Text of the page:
Wednesday, February 22, 2012

The Fate of Africa

I spent five of my formative years between ages 6 and 12 in Liberia.  When I was 13 and in 8th grade, we were in the States on home assignment.  A civil war started in Liberia during that year.  We lost all of our possessions.  We never went back.  Many friends died.  The war lasted 15 years.

In 9th grade, my family moved to Ethiopia.  I went to boarding school in Kenya.  During that year, there was unrest in Kenya.  I remember that all of us students had to practice packing an emergency bag.  I remember that it had to be something we could carry for at least two miles.  We had to keep a list of what we would pack so that we could get the bag ready in a hurry.

Also during that year, a war broke out in Ethiopia.  My mom and my brother were evacuated.  My dad stayed behind with some other men, and a few times, they had to hide in an underground bunker.  Once, my dad was in our apartment, and a bullet came through the ceiling.  He kept it for us, but I didn't really want to see it.

I lived some African history.  But I didn't really ever study it. 

And now I've lived in Tanzania for over 8 years.  So I have studied Tanzanian history.  But not really any of the other countries.  Yet we have friends from Zimbabwe, South Africa, Kenya, and Congo. 

So when my great friend Alyssa recommended this book to me, I was eager to read it. 

And so I read it.  All 750 pages.  It took me two months, and about halfway through, I had to start reading something else sometimes because it was seriously depressing me. 

Here's the summary of just about every African country since independence:

1.  A young, charismatic leader takes over the country, with promises of socialism and equality and prosperity.
2.  Western governments get excited about supporting such a great leader, especially if he promises he will never go over to bad evil communist Russia, and then pour billions of dollars of aide into the country.
3.  This leader proceeds to bankrupt the country by amassing his own personal fortune.  He becomes a billionaire while the rest of the country lives in poverty.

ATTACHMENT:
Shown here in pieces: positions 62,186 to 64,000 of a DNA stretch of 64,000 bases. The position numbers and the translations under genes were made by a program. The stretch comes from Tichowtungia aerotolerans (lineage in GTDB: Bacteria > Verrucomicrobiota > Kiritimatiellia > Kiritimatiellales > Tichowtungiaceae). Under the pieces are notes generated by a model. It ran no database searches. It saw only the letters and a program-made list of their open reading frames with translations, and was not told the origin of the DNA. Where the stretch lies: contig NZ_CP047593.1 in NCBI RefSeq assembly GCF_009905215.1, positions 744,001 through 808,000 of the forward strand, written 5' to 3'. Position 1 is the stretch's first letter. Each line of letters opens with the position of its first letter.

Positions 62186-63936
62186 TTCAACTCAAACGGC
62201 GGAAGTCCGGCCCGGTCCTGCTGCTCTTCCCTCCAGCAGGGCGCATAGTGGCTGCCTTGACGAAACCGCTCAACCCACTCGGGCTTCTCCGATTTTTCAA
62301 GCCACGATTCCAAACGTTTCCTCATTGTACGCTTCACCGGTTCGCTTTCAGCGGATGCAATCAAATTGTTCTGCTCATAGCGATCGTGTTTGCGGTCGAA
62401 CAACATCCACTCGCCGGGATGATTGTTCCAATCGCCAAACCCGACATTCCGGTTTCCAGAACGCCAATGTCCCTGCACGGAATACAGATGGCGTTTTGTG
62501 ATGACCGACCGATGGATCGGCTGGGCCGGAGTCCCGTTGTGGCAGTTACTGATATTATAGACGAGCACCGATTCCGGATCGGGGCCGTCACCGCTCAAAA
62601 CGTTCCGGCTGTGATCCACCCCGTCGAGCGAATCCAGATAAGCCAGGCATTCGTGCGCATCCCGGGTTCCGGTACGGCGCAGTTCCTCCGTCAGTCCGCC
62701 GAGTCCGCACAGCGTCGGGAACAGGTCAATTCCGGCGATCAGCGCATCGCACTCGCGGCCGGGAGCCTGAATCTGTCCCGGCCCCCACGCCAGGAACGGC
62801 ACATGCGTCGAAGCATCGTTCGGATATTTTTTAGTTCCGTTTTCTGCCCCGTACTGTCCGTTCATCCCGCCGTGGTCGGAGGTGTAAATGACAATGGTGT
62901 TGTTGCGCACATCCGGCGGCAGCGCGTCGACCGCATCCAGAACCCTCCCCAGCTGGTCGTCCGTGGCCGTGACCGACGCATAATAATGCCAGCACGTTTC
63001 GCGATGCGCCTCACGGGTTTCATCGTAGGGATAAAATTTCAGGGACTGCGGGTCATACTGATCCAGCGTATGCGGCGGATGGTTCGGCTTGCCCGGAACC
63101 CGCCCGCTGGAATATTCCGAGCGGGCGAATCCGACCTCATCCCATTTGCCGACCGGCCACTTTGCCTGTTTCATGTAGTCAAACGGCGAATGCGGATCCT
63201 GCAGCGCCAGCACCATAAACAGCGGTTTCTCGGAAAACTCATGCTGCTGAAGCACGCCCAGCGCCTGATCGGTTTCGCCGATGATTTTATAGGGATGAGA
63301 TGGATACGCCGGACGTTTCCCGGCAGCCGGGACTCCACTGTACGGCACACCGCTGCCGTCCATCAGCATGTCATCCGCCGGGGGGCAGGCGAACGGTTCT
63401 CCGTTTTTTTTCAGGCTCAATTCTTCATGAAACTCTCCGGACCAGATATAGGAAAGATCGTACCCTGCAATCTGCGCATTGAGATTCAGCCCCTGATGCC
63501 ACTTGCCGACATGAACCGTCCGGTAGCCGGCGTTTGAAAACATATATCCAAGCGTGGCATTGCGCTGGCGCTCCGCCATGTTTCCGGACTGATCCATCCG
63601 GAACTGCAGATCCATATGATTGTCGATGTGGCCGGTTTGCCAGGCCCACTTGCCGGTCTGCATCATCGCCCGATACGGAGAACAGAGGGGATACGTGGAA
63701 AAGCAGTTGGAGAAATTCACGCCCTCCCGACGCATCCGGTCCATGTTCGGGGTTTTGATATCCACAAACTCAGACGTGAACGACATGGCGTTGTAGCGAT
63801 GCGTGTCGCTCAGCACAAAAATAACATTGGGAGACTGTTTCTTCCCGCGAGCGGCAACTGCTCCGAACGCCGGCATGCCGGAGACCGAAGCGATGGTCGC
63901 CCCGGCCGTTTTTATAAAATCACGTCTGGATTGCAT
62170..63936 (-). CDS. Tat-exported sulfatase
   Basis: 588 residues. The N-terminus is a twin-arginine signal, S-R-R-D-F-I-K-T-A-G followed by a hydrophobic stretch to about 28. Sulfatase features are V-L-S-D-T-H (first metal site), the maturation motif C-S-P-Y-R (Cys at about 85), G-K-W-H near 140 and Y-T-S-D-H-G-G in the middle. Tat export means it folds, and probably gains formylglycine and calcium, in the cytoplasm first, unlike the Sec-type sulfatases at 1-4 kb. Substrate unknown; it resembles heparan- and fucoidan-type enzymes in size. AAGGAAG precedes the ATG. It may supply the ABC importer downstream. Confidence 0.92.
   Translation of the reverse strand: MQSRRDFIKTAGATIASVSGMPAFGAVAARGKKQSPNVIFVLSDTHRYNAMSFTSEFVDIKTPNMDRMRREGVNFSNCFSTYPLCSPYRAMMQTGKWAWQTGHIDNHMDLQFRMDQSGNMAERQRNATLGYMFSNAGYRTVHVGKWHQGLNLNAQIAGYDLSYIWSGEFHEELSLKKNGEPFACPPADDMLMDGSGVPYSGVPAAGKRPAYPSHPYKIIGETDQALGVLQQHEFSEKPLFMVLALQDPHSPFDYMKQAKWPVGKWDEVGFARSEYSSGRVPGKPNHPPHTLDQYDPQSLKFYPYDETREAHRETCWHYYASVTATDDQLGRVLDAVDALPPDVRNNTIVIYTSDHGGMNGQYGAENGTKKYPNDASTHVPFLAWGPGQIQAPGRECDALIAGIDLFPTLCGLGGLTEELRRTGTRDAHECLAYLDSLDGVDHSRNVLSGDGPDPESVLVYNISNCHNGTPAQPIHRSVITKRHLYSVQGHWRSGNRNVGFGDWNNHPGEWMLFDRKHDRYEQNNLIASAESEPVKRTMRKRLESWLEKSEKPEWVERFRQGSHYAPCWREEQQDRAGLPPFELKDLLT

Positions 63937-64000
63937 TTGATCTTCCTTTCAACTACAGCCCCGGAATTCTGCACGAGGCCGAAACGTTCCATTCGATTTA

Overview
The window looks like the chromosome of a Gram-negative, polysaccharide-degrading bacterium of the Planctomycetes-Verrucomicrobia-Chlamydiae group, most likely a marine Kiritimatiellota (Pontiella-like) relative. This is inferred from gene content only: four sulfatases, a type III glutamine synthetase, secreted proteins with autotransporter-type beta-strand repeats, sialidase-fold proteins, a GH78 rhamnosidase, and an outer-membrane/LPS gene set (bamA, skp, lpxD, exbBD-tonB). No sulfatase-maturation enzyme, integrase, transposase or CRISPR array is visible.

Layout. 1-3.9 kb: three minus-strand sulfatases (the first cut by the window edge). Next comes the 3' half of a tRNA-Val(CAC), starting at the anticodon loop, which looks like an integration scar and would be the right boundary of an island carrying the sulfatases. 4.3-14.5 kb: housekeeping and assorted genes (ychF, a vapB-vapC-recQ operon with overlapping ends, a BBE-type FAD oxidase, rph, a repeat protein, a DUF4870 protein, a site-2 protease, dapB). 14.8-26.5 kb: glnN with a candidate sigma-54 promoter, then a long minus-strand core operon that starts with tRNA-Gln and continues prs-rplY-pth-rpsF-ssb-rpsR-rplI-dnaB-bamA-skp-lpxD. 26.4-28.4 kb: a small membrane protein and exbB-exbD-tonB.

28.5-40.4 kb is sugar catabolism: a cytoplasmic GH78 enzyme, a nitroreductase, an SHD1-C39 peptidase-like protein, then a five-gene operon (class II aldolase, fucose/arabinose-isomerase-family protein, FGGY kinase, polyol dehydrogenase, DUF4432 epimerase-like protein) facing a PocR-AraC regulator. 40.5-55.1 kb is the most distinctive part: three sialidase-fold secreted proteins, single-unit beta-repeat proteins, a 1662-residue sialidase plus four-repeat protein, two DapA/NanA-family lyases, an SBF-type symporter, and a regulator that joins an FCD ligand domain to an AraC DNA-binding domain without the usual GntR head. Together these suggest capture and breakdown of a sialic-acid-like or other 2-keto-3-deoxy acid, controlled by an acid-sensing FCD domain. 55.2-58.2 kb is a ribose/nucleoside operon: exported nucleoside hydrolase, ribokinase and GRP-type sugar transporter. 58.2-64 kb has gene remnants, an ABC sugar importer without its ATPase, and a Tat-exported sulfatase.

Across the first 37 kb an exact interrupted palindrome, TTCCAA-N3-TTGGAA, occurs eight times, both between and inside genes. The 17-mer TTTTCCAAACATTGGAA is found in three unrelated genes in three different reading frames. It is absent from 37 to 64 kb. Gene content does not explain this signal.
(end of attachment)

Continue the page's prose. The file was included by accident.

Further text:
4.  A military coup takes place, and the leader makes promises of socialism and equality and prosperity. 
5.  Repeat from #1.

And there you have it.  A History of Africa.  Now you don't need to read 750 pages. 

Okay, so there's a little more to it.

Like how during the 80's Ethiopian Famine, when the whole world was focused on the starving children.....what the media didn't say (or didn't know) was that it was President Mengistu's agricultural policies which caused the famine.  Or how he continued to bomb the affected areas, even while people were starving to death, because those areas contained political opponents.

Like how ordinary Rwandan Hutus slaughtered 800,000 of their friends and co-workers who just happened to be Tutsis, in 100 days.  100 days.  And the world did nothing.  Well, except for the French, who continued to fund the Hutu government even while the slaughtering was going on.

Like how South African President Mbeki refused to believe that AIDS existed and therefore provided no funding or relief or education for AIDS, even when 1 out of 5 people in his country was infected. 

Like how Charles Taylor, who started the Liberian war, intentionally forced the war into neighboring countries, for the purpose of his own financial gain.  He conscripted thousands of child soldiers, gave them drugs and a gun and told them to kill their parents.  And now he is living the high life in Nigeria.

Yeah.  So if you happen to be in a really happy mood and want to do away with it, this is a great book to read.

In all seriousness, I highly recommend this book if you love Africa or have some kind of investment in it.  It was extremely informative and interesting and so very eye-opening.
Post a Comment